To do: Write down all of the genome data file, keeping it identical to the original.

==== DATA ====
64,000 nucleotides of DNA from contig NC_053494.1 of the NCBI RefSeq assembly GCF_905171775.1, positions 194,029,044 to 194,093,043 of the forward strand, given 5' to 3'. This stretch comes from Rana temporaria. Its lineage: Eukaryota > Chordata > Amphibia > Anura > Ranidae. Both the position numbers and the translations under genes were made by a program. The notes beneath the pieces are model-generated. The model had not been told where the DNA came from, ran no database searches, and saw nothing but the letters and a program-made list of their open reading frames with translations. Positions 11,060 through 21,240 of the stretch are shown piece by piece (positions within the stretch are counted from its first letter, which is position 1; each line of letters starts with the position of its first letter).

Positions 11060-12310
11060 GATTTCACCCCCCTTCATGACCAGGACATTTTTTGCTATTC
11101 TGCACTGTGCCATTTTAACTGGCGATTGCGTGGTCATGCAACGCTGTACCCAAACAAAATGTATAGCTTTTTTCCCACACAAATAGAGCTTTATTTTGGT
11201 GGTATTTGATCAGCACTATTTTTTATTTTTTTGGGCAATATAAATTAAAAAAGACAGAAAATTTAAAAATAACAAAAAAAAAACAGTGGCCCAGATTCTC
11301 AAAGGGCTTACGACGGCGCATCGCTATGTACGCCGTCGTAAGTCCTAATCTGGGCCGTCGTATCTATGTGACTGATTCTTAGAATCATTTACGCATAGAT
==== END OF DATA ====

64,000 nucleotides of DNA from contig NC_053494.1 of the NCBI RefSeq assembly GCF_905171775.1, positions 194,029,044 to 194,093,043 of the forward strand, given 5' to 3'. This stretch comes from Rana temporaria. Its lineage: Eukaryota > Chordata > Amphibia > Anura > Ranidae. Both the position numbers and the translations under genes were made by a program. The notes beneath the pieces are model-generated. The model had not been told where the DNA came from, ran no database searches, and saw nothing but the letters and a program-made list of their open reading frames with translations. Positions 11,060 through 21,240 of the stretch are shown piece by piece (positions within the stretch are counted from its first letter, which is position 1; each line of letters starts with the position of its first letter).

Positions 11060-12310
11060 GATTTCACCCCCCTTCATGACCAGGACATTTTTTGCTATTC
11101 TGCACTGTGCCATTTTAACTGGCGATTGCGTGGTCATGCAACGCTGTACCCAAACAAAATGTATAGCTTTTTTCCCACACAAATAGAGCTTTATTTTGGT
11201 GGTATTTGATCAGCACTATTTTTTATTTTTTTGGGCAATATAAATTAAAAAAGACAGAAAATTTAAAAATAACAAAAAAAAAACAGTGGCCCAGATTCTC
11301 AAAGGGCTTACGACGGCGCATCGCTATGTACGCCGTCGTAAGTCCTAATCTGGGCCGTCGTATCTATGTGACTGATTCTTAGAATCATTTACGCATAGAT